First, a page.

Inside the Rosicrucian Egyptian Museum. (Photo by Adrienne Blaine)
In sixth grade, students in the California public school system study ancient Egypt. And every year, thousands of these students visit the largest collection of Egyptian artifacts in western North America.
If you didn't grow up in the South Bay or spend your preteen years searching for meaning in the Metaphysical section of a bookstore like I did, then this particular Egyptian museum and the Rosicrucian Order may be uncharted territory.
It all began with an ancient figurine of the lion goddess Sekhmet, which stood on the desk of H. Spencer Lewis one hundred years ago. Lewis, an American occultist, founded the Rosicrucian Order, Ancient and Mystical Order Rosae Crucis (AMORC) in 1915.
AMORC is a secret organization, and as such can only be described by outsiders as "elusive." AMORC defines itself on the Egyptian museum website as, "a philosophical and educational public benefit (501c3) organization." Others call it a mystical fraternity.
A timeline in the lobby of the museum details how AMORC traces its origins to the ancient mystery schools of Egypt. Fascinated by these precursors, Lewis sponsored excavations and trips to Egypt for AMORC members in the 1920s.
After nearly 85 years of expansion, the Rosicrucian Egyptian Museum is firmly rooted in San Jose. The current building, constructed in 1966, resembles a gilded set for Elizabeth Taylor's Cleopatra. Within, retro dioramas fit for a Wes Anderson film add a twee charm to the thousands of genuine artifacts, including numerous mummies, both human and feline.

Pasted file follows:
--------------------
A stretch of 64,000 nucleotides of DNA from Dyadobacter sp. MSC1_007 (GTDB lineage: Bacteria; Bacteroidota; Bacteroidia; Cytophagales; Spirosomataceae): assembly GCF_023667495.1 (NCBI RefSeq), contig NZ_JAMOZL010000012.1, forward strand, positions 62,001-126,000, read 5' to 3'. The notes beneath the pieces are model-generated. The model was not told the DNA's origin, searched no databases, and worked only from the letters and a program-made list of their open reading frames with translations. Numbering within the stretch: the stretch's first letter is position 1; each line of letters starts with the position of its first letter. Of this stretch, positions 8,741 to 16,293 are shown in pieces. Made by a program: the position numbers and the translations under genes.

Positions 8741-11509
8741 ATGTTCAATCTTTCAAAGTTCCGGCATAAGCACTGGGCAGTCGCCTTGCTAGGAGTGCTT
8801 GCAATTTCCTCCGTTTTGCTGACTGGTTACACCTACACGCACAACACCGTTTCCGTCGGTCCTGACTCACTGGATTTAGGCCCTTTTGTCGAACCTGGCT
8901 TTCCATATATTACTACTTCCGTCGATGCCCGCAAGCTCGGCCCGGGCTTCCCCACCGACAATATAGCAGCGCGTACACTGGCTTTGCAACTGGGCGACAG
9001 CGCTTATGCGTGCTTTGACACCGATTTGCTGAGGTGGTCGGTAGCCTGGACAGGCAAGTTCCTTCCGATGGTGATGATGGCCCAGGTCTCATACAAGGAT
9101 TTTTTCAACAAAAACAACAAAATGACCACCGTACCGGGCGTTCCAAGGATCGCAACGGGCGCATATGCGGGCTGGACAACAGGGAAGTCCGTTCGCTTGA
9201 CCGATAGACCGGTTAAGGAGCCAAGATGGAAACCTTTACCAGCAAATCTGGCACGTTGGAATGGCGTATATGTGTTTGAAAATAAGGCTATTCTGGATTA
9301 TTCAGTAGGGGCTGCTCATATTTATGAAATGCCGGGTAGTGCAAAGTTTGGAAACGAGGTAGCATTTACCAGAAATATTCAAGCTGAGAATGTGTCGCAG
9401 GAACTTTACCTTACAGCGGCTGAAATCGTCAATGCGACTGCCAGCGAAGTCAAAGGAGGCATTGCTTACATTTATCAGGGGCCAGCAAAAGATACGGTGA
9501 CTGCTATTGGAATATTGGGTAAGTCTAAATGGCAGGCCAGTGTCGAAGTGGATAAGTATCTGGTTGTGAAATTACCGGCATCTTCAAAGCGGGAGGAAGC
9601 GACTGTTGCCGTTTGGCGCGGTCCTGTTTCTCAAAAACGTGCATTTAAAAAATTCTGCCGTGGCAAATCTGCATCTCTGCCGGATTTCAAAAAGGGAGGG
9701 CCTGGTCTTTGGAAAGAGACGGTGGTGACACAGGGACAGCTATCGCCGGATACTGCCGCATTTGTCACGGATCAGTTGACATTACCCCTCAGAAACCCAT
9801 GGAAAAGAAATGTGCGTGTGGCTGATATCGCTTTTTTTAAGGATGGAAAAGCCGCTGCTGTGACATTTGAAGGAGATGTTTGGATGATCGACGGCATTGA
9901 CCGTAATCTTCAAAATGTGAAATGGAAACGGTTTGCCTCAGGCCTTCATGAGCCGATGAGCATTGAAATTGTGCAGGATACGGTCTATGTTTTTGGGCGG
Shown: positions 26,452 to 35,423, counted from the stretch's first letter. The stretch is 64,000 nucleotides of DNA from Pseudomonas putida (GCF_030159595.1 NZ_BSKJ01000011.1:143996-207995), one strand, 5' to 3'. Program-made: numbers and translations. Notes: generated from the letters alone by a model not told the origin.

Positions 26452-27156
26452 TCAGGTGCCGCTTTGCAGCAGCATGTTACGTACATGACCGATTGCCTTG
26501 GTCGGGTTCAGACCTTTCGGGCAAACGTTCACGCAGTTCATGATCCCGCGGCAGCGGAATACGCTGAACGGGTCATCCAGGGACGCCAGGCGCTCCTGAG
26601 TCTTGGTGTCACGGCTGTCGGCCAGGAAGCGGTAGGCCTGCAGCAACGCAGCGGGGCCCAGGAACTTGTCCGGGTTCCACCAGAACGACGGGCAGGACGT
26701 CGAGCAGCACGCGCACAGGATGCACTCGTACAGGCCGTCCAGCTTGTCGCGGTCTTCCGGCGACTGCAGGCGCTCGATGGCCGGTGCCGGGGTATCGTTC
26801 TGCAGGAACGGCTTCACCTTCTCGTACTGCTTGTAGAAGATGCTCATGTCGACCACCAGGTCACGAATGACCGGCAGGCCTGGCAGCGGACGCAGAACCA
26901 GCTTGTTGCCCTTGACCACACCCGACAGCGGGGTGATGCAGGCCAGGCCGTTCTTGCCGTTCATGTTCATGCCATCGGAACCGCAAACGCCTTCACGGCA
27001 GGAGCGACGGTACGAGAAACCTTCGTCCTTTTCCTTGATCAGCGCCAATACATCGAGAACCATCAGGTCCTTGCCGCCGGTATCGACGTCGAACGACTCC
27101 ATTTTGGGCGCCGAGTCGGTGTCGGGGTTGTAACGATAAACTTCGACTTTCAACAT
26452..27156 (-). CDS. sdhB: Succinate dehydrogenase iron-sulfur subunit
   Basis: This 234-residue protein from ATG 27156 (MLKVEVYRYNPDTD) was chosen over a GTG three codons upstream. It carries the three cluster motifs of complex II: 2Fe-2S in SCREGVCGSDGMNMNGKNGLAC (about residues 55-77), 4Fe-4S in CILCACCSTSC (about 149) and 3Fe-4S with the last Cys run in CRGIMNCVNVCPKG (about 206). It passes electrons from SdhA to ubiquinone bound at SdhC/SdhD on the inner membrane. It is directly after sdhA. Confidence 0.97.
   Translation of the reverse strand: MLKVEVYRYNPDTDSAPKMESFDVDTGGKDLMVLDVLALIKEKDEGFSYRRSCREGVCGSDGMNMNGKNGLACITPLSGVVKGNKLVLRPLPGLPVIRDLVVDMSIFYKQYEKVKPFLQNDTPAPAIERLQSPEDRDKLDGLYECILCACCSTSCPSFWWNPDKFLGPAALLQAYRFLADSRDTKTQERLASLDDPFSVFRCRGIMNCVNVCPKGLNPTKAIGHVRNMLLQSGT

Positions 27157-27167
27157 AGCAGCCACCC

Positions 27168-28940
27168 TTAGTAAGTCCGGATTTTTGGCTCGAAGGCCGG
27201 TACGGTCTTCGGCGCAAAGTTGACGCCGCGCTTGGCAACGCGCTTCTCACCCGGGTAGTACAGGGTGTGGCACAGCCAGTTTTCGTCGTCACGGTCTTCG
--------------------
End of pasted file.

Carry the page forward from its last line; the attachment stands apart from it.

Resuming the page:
While this Egyptian museum would not exist without Rosicrucian interest in ancient Egypt, it is possible to visit the museum with little to no interest in the Rosicrucian Order whatsoever. But even for those who can separate the Order from the artifacts, part of the fun is stumbling across an exhibit on, say, alchemy.
Tap into your inner sixth-grader by picking up a museum passport and an LED light to reveal hidden messages on placards throughout the museum. And don’t forget to get your passport stamped at various stations throughout the museum, because if there’s anything as cool now as it was in sixth grade, it’s stamps.
Beyond budding Egyptologists, the museum and its surrounding gardens attract people of all ages and interests. During my most recent visit, I encountered Milpitas High School students taking group pictures for the not-so-ancient ritual of prom, a spiritual seeker looking to swap UFO stories and a microfiber-clad runner working out on the Planetarium stairs. Whether you visit it as a museum, temple or park, walking onto the Rosicrucian grounds is like stepping into another world.
VivV I shouldn't have been so surprised to see young people taking selfies with the artifacts: #illuminati, #occult, #cats. If Queen Nefertiti had an Instagram, she might be the only one who could give Queen Bey a run for her money.
All joking aside, the Rosicrucians offer a rosier view of Egypt than the one we know today or the one I visited in 2009. And while it lacks a certain modern context, the Rosicrucian Egyptian Museum faithfully preserves the Order's evolving fascination with ancient Egypt over the span of the last century.
AMORC necessarily walks a fine line between public and secret teachings, factual and mystical representations of a culture that deserves the utmost respect. This respect is evident in the care with which the museum is maintained and kept open to the public. Whether you find the experience spooky or magical is up to you, but even a sixth grader will tell you it’s educational.